My dad has backpacked for forever. His external frame (damned thing that it is) was the pack I used on my first backpacking expedition. He loves being outdoors, loves gardening, loves sailing, loves camping. So growing up, we went camping as much as my mother allowed. My earliest memory of camping was at Hanging Rock State Park, when we set up our tent in the dark, slept through a terrific thunderstorm, and woke to bushes and bushes of blueberries that we picked and cooked in our pancakes.
When I was older, maybe ten, my family visited Warren Wilson
College in Asheville. Their campus is beautiful, and we walked to an
old oak tree sitting at the edge of a sunlit field. There we found
raspberry bushes and ate to our hearts' content. I remember my mother
repeating something she had said before - that sun-ripened raspberries
were proof of God's existence.
Eliza's house was where I
discovered mulberry trees. We scaled the prickly branches during one
sleepover and filled our pockets to add the juicy berries to our store
of other wild things we knew were edible: onion grass, violets, clover.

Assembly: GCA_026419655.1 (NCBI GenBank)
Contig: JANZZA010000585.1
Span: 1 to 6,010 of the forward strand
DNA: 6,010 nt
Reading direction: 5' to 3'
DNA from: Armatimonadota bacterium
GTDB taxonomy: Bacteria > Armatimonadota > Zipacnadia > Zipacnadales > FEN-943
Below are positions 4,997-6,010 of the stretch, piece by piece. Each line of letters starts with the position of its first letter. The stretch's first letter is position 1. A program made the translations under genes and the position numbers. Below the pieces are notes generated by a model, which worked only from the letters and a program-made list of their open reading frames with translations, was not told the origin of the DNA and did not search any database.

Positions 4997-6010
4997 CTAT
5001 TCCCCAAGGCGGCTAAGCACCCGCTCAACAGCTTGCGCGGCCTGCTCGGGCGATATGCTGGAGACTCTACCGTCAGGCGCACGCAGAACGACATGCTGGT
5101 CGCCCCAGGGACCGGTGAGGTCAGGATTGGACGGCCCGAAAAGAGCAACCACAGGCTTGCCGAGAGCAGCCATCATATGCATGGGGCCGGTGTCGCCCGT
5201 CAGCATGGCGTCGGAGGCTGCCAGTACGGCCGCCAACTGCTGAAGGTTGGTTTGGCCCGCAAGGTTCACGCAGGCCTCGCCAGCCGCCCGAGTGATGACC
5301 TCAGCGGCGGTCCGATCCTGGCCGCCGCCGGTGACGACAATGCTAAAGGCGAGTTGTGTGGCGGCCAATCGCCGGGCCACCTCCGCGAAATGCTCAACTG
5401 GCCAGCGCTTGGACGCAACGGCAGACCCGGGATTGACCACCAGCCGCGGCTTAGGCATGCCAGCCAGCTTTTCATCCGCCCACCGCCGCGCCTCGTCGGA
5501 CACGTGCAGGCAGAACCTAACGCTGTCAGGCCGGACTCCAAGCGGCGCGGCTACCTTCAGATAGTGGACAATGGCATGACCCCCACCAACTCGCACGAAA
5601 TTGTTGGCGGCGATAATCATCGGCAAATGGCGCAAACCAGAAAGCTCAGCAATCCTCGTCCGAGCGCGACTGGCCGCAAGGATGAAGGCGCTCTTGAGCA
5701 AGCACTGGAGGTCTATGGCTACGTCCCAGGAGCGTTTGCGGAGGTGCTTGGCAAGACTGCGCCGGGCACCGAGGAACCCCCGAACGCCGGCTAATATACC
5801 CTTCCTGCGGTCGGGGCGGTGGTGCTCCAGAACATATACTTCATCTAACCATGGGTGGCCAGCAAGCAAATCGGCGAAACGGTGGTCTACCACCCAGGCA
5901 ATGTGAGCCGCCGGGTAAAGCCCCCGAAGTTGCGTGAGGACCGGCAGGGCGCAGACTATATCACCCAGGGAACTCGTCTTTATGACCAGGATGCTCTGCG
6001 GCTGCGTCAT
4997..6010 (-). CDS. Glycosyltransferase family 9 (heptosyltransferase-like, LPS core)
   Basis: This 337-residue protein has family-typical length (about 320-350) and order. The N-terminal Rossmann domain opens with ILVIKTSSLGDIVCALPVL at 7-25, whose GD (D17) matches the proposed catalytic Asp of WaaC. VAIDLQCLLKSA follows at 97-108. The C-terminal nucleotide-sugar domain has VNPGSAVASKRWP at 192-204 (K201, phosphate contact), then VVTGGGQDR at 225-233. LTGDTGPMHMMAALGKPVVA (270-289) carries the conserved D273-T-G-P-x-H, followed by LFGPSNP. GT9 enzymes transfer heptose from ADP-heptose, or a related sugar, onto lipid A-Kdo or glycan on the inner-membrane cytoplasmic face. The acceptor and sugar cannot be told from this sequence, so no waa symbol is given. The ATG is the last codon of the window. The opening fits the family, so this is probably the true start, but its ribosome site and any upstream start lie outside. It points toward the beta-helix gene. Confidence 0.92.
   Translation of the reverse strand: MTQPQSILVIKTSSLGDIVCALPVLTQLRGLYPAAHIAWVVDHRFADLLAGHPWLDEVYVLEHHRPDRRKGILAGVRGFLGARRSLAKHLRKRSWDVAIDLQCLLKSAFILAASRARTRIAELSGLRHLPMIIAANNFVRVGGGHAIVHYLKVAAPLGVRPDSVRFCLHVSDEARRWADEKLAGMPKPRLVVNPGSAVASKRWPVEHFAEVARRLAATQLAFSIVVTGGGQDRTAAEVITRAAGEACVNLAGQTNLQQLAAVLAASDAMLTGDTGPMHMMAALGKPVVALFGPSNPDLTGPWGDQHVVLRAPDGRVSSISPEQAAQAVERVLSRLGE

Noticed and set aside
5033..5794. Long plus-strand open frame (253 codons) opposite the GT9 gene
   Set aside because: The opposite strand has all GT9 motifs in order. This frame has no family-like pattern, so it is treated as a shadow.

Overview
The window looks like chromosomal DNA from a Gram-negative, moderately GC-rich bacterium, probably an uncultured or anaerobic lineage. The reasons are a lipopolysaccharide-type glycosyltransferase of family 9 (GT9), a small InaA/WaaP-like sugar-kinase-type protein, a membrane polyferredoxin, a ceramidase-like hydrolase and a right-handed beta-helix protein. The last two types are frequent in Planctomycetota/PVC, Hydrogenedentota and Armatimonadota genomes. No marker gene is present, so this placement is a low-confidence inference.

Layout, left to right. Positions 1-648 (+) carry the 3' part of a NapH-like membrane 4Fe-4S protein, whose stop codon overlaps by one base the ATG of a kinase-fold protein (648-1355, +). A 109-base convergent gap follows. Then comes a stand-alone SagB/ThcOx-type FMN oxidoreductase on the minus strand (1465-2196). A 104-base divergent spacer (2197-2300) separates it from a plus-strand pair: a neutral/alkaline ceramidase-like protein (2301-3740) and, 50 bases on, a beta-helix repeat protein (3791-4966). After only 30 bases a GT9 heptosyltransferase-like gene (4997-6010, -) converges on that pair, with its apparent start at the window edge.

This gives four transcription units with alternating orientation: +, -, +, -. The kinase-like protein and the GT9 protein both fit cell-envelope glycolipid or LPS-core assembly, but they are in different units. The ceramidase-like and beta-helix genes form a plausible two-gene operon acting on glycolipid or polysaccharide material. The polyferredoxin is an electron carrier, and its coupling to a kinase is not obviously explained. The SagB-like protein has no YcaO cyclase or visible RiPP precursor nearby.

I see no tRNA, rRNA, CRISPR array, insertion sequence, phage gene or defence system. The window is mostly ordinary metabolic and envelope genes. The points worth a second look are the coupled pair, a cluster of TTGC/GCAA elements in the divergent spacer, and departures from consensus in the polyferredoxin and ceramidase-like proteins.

I have always refused to eat onions but would carefully pull onion
grass from the earth and wipe off the dirt with my grubby fingers before
nibbling on them as part of some elaborate pretending game.
camp was for silverberries. I don't know the technical name for these,
but one year we all knew what they were called and that they were
delicious. We'd pluck branches full of them and eat them as we walked
barefoot down the dirt driveway to the pond. They were tiny and red
with shiny silver splotches, and mostly pit anyway, and if you ate too
many your tongue would feel raw and waxy, but we devoured them anyway.
that being said, the realization that I will be hiking the MST while
berries are in season has been one of the most exciting to date. I can
just see myself grinning down the trail, juice-stained hands and mouth
full of berries.